The Hancock-Henderson Quill, Inc.

Beyond The Picket Fence

by Sherryanne De La Boise


My good friend, Grace Ying, was raised in China. She went to California for school and became a teacher. Unlike here, in China, a teacher is a revered position, treated with the highest regard. I met Grace and her husband on a voyage across the top of Russia. Our vessel departed from Norway. After crossing Russia, we parted company in Nome, Alaska. This is her report on India, a country that intrigues me, but I have yet to visit.

An opportunity led me to visit India, a country ripe with culture and history. I had an idea in my head of what it would be like, but the reality was different from my expectations.

The first stop on our journey was the seaport of Mumbai with many attractions such as a Victorian train station, outdoor markets, the arch of India, and museums for fallen hero Mahatma Gandhi and Nobel Laureate Tagore. The timing was perfect as we celebrated Diwali with the local people. Diwali is a Hindu national holiday celebrating the victory of light over darkness in Autumn. It involves a festival of lights where people clean and decorate their houses and exchange gifts. It is as festive as Christmas. Behind all the glamour, there was still darkness. Garbage was strewn everywhere and homeless families with infants slept on the crowded streets. Every night, I had the sad dream that I was cleaning the dirty streets and feeding the homeless and admitting them to shelters.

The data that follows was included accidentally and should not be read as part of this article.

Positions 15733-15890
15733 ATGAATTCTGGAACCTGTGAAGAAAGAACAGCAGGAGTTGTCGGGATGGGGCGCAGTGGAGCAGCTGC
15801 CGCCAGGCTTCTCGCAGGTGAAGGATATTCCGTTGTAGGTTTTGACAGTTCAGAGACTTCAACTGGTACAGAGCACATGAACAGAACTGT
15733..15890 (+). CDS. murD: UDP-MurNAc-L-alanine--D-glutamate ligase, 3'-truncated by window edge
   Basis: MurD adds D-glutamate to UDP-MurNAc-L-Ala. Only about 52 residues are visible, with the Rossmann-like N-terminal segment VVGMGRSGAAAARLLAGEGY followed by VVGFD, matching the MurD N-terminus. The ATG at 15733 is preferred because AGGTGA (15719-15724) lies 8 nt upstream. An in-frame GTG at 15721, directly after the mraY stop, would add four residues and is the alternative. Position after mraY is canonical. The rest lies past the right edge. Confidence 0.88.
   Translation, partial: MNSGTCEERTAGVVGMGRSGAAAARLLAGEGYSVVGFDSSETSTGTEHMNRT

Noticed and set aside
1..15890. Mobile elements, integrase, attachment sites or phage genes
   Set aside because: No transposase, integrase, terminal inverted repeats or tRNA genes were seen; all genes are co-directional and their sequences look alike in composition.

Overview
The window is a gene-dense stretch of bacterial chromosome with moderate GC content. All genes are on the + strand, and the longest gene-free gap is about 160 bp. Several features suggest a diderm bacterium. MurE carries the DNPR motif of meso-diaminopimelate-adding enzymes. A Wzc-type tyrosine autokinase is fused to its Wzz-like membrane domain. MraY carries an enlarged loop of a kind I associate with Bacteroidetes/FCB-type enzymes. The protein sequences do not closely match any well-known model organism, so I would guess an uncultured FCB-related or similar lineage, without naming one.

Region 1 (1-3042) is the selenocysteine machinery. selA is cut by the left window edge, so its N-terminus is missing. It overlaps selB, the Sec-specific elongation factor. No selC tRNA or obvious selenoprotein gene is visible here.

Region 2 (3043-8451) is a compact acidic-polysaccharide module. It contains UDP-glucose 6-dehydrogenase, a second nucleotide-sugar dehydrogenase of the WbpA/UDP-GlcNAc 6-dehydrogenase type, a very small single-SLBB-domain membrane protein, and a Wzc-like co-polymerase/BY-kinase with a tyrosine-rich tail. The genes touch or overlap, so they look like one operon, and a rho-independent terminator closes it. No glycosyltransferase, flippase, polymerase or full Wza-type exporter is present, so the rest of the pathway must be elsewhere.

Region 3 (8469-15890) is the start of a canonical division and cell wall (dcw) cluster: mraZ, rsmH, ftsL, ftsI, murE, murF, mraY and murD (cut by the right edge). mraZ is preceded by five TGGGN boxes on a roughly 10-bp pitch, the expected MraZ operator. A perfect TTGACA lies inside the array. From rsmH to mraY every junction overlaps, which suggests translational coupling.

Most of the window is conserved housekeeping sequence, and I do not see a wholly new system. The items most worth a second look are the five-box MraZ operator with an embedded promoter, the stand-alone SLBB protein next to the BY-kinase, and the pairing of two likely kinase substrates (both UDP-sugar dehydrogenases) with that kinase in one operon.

On my trip, I learned about Hinduism. Citizens won't kill animals as it is bad karma. Based on their beliefs, if you kill an animal, you will be reincarnated as that animal in the next life. I saw cows laying in the center of the highway, pigeons resting in palaces, and monkeys jumping up and down along the houses. In India, Human beings and animals coexist in harmony.

An accident happened during the plane ride from New Delhi to Agra. The pilot announced that our flight must return to New Delhi due to mechanical problems. I asked my husband to please hold my hand. 3,300 feet above the ground with the plane shaking, I felt secure by my husband's side. An amazing thing was that all the Indian passengers were calm and peaceful with no complaints or noise. Reincarnation and good karma can ease the spirits. When the plane touched down, I saw engineers and ambulances lining up for our arrival. My husband and I were safe and sound.

The Taiji Mahal in Agra has always been my dream place to visit. It is a white marble mausoleum that emperor Shah Jahan constructed in memory of his third wife, Mumtaz Mahal. The tourist guide told us that she had difficulty giving birth to their third child. On her death bed, she requested him to promise three things: Never marry again, build a tomb for her, and take care of their children. All my fantasies about their love story disappeared. I thought the Emperor was willing to build a monument for his wife out of undying love, but it was her last request on her death bed.

If you ask me if I will visit India again, the answer is a resounding No. The richest man in India, Mukesh Ambani, lives in a 14 story luxurious glass house while the poorest people live in hellish conditions a mere block away. I can not bear that truth of inequality.

I pray for the best for the Indian people and hope a great leader like Mahatma Gandhi will lead them to a better tomorrow.

Grace Ying